that you have most confidence in. Some calibration source options:
Use VA's signal generator, monitored by your best
multimeter. Make sure to pick a frequency within the
multimeter's range! Your local mains frequency seems like a
Ditto, but using a mains transformer feeding a
Build the calibrator from the Nuova Elettronica
magazine article. It appears intended to generate a reliable
The probe calibrator on your hardware oscilloscope?
You might be able to think up other ideas - let me
(*Interesting aside. You'll often see cautions
about the poor frequency response of your multimeter. I think this
might be old-fashioned advice - most multimeters I have checked have a
pretty wide and flat response. But you probably can't go wrong at
Have VA running in A and B mode
Input the known signal mentioned above either to
both channels, or to the left channel at first
Tick the Values box on each channel so you can enjoy
watching the calibration kick in. At the moment, all the
amplitudes will be shown as %fs.
Open VA's Settings, and choose the Calibrate tab
Select your input source from the drop-down list
Use the vertical fader(s) to set the level at which
the soundcard is to be used (I set 100%)
Choose the Unit you want to calibrate (I chose Volts
Enter the level of the calibration signal being
applied to the inputs (I chose 1.00V as read on the DSO.)
Press Start Measure Signal (L). A few seconds
elapses and a value for Detected Levels (% full scale) appears.
Tick Apply calibration left channel
Now check the Values columns - you'll find the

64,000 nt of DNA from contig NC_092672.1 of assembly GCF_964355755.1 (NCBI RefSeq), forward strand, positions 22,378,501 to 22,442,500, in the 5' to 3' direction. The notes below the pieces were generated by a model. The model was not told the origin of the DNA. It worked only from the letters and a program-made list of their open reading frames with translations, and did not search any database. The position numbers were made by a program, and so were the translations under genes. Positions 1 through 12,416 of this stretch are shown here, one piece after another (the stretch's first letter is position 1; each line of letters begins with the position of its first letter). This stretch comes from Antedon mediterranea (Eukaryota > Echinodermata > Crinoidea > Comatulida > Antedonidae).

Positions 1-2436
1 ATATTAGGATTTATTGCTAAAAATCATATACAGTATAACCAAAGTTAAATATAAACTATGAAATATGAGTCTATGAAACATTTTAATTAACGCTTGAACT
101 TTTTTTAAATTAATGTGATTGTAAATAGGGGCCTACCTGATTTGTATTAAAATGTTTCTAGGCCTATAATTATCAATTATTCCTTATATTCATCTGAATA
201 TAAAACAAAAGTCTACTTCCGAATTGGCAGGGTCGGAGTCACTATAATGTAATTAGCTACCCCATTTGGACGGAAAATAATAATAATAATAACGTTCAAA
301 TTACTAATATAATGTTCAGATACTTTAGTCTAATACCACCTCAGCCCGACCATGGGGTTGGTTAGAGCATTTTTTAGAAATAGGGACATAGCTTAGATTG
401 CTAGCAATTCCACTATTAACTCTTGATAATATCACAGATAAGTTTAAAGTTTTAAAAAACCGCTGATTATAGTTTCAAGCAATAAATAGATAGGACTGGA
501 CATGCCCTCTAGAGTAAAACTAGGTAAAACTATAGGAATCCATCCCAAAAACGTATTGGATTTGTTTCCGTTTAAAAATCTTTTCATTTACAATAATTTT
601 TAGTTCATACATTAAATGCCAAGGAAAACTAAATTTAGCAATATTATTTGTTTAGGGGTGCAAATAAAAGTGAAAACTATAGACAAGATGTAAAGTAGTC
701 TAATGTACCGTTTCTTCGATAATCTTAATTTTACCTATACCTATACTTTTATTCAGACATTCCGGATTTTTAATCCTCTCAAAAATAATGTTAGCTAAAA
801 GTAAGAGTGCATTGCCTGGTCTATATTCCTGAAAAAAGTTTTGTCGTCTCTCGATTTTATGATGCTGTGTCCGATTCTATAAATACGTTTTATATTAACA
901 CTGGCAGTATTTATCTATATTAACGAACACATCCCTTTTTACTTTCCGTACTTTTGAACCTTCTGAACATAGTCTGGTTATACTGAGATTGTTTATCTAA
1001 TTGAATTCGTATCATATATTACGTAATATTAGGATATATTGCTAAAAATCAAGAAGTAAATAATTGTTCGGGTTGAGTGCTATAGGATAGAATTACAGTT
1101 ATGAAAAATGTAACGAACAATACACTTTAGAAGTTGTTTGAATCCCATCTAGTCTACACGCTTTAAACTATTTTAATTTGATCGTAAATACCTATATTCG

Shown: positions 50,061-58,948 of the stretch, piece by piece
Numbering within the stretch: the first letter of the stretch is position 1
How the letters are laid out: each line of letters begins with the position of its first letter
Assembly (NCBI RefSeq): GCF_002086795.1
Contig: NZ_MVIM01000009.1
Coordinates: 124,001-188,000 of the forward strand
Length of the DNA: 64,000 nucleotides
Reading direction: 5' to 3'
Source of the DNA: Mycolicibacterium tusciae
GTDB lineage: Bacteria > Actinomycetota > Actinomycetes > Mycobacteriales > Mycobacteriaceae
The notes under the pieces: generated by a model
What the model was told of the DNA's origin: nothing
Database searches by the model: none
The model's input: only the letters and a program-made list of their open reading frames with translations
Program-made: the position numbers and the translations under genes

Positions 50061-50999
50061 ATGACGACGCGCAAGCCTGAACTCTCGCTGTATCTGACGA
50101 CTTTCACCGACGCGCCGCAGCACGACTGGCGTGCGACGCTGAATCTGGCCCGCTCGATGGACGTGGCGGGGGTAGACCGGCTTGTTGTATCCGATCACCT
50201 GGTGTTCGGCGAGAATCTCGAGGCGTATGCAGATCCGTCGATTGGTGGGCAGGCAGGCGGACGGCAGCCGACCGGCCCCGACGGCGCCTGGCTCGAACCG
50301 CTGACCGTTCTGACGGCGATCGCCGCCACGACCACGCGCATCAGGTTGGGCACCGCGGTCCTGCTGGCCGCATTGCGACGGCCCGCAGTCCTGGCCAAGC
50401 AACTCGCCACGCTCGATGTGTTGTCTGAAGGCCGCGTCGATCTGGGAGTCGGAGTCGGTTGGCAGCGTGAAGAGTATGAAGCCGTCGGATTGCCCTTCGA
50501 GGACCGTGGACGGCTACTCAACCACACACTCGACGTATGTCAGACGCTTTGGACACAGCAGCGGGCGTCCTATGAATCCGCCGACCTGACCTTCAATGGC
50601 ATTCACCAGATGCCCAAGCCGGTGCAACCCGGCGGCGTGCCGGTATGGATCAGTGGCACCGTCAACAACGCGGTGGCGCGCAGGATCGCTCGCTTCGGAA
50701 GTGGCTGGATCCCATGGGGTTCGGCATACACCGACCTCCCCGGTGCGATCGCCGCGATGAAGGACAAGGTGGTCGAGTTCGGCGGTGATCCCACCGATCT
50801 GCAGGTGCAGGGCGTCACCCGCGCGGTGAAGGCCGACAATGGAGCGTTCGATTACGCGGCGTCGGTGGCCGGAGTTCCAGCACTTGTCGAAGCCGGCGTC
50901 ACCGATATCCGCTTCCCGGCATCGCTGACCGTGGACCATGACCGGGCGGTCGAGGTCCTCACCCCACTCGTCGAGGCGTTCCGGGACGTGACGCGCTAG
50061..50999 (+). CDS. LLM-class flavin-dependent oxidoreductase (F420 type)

amplitude values are now reading in volts!
Repeat for the right channel
SAVE! If you don't save, you will loose this
calibration when you close down the program. Press the Save
button near bottom left of the Calibrate window. It will
prompt you for a name. I chose Volts RMS 100%, but I
don't really know what you should consider as the most important
Now I pressed Save Config (top left of window) as
well. My guess is that this tells VA that you want it left
with that particular calibration chosen (assuming you have a range
of saved calibrations). Note that I could also have chosen to
save as a specific config. I guess time and experience will
suggest why you might do that.
Windows 7 - VA 2012 Bug?
The process above worked fine with my test-bench
machine, using an SB5.1 card running under XP. But I cannot so far
get it to work on my office/lab machine, using its built-in Realtek
high-definition soundcard and running under Windows 7. The machine
appears to calibrate and save, but once relaunched the calibrations are
clearly not reapplied properly. However VA version 2011 seems to
calibrate fine on this machine. This might suggest a bug in the
2012 Beta version. (Alfredo?)
I can get around this in the meantime by recalibrating
any time I need to depend on absolute values. Alternatively,
calibrating at a precise 1V level appears to work.
Test your calibration
In theory, you should now be able to close down A,
relaunch it, restart the generator (if you were using it) and the
analyser, and the calibrations should still be in place. Go
Let me know if that doesn't work for you, especially if
you can find a solution!
Enough for now
Because there appear to be some issues with the
calibration function at least with some machines, I might leave it there
until we get resolution of those. There are a few remaining
buttons and options, but they don't appear essential to the operation.
If you delve a little deeper and want to tell us what you found, do get
It will now be tempting to look into the Voltmeter
option. Next episode!